Version 0.18.0

Actions For Dropped System Call Events

Introduction

For more info on this feature, please read our blog post on CVE-2019-8339.

A new feature in 0.15.0 allows Falco to take actions when it detects dropped system call events. When system call events are dropped, Falco may have problems building its internal view of the processes, files, containers, and orchestrator metadata in use, which in turn may affect rules that depend on that metadata. These actions make it easier to detect when dropped system calls are occurring.

Implementation

Every second, Falco reads system call event counts that are populated by the kernel module/ebpf program. These include counts of the number of system calls processed, and most importantly, the number of times the kernel tried to write system call information to the shared buffer between kernel and userspace but found the buffer to be full. These are considered dropped system call events.

When at least one dropped event is detected, Falco can take any of the following actions:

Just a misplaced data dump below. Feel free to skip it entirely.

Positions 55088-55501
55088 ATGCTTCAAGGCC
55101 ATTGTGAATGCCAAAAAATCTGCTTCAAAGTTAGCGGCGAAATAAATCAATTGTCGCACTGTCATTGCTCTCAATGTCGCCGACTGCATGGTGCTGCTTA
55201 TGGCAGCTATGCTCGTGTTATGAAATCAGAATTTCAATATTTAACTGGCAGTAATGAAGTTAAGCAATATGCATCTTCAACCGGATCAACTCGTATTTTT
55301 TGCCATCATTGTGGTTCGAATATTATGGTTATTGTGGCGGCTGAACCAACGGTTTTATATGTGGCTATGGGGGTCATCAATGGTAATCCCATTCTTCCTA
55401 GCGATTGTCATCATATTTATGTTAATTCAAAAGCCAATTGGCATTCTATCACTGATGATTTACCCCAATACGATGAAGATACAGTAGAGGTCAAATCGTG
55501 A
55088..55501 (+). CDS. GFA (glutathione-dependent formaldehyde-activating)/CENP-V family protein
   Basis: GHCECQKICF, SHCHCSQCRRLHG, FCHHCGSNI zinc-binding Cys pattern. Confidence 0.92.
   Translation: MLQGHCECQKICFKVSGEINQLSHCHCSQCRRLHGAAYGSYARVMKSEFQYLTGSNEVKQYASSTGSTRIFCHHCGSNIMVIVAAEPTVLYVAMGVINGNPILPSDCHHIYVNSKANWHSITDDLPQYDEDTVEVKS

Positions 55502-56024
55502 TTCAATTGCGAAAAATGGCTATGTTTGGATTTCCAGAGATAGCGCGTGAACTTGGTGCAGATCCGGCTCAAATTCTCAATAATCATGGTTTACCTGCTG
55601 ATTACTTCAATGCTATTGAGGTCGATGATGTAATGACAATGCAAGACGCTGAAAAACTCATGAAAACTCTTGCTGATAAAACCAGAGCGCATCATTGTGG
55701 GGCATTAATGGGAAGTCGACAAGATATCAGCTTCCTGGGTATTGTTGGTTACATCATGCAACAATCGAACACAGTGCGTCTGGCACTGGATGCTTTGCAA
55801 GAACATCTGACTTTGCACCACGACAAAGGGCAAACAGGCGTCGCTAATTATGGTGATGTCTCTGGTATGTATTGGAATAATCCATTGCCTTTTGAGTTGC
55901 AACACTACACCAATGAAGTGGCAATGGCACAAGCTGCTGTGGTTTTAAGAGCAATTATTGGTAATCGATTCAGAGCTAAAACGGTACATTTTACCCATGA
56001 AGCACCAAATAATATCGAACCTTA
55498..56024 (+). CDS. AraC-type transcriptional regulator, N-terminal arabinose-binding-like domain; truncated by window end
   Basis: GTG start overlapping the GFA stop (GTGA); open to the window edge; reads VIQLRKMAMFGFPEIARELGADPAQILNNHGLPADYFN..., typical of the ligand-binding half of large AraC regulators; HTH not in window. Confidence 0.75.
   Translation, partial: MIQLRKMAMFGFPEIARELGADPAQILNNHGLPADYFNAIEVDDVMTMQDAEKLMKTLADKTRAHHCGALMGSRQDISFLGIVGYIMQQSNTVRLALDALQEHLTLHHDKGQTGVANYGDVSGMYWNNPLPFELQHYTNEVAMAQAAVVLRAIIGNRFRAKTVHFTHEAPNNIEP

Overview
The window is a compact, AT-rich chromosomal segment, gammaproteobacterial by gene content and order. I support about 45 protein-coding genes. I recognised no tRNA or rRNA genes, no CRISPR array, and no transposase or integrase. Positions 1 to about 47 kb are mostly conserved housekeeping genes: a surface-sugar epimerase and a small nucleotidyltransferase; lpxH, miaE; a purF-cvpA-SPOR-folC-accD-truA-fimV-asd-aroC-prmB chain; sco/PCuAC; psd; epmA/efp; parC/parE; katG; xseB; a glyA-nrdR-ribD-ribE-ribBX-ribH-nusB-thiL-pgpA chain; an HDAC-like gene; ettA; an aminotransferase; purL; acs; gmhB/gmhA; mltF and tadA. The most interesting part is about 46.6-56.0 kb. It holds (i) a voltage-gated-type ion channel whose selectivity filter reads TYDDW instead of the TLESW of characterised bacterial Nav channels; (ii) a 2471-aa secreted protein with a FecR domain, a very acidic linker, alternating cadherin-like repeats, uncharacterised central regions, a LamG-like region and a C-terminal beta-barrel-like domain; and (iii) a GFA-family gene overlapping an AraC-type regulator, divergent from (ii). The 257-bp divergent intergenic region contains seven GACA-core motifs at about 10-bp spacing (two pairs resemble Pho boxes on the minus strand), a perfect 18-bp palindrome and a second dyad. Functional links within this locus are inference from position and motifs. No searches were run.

• “ignore”: do nothing. If an empty list is provided, ignore is assumed.
  • “log”: log a CRITICAL message noting that the buffer was full.
  • “alert”: emit a Falco alert noting that the buffer was full.
  • “exit”: exit Falco with a non-zero rc.

Here’s an sample log message, alert, and exit message:

Wed Mar 27 15:28:22 2019: Falco initialized with configuration file /etc/falco/falco.yaml
Wed Mar 27 15:28:22 2019: Loading rules from file /etc/falco/falco_rules.yaml:
Wed Mar 27 15:28:24 2019: Falco internal: syscall event drop. 1 system calls dropped in last second.
15:28:24.000207862: Critical Falco internal: syscall event drop. 1 system calls dropped in last second.(n_drops=1 n_evts=1181)
Wed Mar 27 15:28:24 2019: Falco internal: syscall event drop. 1 system calls dropped in last second.
Wed Mar 27 15:28:24 2019: Exiting.

Actions Rate Throttling

To reduce the likelihood of a flood of log messages/alerts, actions are governed by a token bucket. The default parameters of the token bucket are a rate of one alert per 30 seconds with an allowed burst of up to 10 messages.

Configuration

The actions to take on a dropped syscall event and the throttling parameters for the token bucket are configurable in falco.yaml and described here.